Rights to medical treatment

Your right to consent and confidentiality when receiving medical treatment

Girl talking to her doctor

You have a right to change doctors if you don't like them

When can I see a doctor on my own?

At any time, or any age – and you don’t have to tell your parents.

If you’re under 16, you will still be offered confidential treatment by your doctor, as long as they are sure that you are ‘capable of consenting’. This means you’re able to understand the options and you’re not being forced or pushed into a particular treatment or choice (like having an abortion) by somebody else.

You can get confidential sexual health advice and treatment, so long as the healthcare professional or service is willing to provide it. Government guidelines request that all healthcare professionals (such as your doctor) clearly advertise their confidentiality policy, and suggest alternative local services if they’re unwilling to provide such services.

Can I choose my own doctor?

Not until you’re 16, when you can also ask to switch from one GP to another. However, if there are multiple GPs in one practice you can normally ask to be seen by someone else, for example if you’re female and would prefer to see a female doctor about a specific issue.

Can I be sure that I’ll be treated in confidence?

Everything that you share with your GP should be kept private, even if you’re under 16. However, there are circumstances when they may be obliged to break this agreement. This is if you are believed to be in danger of abuse or injury, or if you’re putting your life at risk by refusing treatment. In this situation, the doctor may inform Social Services, who will then act to make your welfare a priority.

How about getting hold of the contraceptive pill?

A doctor can choose to prescribe the contraceptive pill to a girl who is under 16, providing they feel confident that you understand the implications and consequences. They may also chat to you about the importance of using condoms to protect against sexually transmitted infections.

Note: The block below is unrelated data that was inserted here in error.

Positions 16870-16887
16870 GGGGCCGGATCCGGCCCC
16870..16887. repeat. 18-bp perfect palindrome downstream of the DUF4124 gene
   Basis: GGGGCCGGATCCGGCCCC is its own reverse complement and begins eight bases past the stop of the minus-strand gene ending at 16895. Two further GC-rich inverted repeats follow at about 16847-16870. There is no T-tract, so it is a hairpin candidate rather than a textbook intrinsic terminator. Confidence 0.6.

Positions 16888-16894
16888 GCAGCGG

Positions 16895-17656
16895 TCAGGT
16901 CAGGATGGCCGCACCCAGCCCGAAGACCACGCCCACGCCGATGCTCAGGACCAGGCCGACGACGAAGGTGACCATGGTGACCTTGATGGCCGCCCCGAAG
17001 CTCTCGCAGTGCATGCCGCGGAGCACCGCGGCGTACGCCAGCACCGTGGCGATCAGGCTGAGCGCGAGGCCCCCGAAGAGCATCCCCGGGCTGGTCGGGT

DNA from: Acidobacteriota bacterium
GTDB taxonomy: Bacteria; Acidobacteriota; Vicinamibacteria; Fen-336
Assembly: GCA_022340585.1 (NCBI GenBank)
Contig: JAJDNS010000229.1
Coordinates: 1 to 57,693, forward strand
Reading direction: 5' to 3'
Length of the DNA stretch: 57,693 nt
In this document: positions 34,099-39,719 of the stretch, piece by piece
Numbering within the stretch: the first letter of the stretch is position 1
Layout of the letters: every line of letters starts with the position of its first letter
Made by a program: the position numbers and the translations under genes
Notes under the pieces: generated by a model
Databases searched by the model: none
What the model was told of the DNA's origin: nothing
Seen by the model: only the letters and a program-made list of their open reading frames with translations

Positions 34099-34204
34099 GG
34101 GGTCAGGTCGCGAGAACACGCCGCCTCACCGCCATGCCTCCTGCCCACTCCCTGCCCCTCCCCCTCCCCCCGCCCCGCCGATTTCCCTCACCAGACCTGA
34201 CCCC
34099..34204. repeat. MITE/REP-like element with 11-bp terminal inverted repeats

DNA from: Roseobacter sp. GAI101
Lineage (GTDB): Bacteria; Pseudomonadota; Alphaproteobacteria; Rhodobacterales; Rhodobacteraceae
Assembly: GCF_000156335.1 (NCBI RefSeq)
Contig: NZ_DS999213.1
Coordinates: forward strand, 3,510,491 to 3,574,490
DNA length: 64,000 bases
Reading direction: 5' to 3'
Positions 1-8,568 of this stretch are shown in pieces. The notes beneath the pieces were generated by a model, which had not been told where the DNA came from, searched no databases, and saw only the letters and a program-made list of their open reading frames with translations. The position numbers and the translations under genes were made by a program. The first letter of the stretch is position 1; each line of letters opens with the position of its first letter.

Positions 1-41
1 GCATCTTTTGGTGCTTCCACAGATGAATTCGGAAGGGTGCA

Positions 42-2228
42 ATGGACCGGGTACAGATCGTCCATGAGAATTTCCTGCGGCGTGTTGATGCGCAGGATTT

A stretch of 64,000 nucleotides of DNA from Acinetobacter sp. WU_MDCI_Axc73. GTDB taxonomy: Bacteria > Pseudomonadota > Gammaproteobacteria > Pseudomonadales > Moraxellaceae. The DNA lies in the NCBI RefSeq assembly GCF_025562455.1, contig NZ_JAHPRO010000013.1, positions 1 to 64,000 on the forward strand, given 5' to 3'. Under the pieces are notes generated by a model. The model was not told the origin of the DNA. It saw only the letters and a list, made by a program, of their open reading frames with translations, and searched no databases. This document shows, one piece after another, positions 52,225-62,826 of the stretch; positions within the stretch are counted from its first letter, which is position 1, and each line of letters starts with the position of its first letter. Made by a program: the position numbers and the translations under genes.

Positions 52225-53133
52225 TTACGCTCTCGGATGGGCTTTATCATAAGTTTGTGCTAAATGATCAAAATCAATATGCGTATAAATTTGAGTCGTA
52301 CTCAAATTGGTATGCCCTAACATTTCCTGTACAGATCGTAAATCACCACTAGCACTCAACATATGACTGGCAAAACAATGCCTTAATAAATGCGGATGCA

By law, doctors should encourage under 16s to inform their parents, even if they go on to prescribe the pill without parental knowledge or consent because the young person does not wish to involve them. These principles also apply to pregnancy termination.

Is it possible to refuse medical treatment?

If you’re under 18, you have a right to refuse any recommended treatment, but if your refusal threatens your life then your parents will be told and asked for their consent to treat you against your will. At 18 or over, you can legally refuse, but your decision could be over-ruled in court if, for example, your refusal threatens your life.

What if I want to change doctors?

You have the right to change your doctor and surgery without giving a reason, however it may be helpful to let them know you are leaving for administrative purposes.

Photo of girl talking to doctor by Shutterstock

Next Steps

  • Brook provides free sexual health and wellbeing services for young people in the UK. Brook's services include local clinics and online digital sex and relationships tool.
  • You can visit NHS Choices for more information. You can get quick advice when it's not an emergency on 111.
  • Chat about this subject on our Discussion Boards.
  • Need help but confused where to go locally? Download our StepFinder iPhone app to find local support services quickly.


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Updated on 29-Sep-2015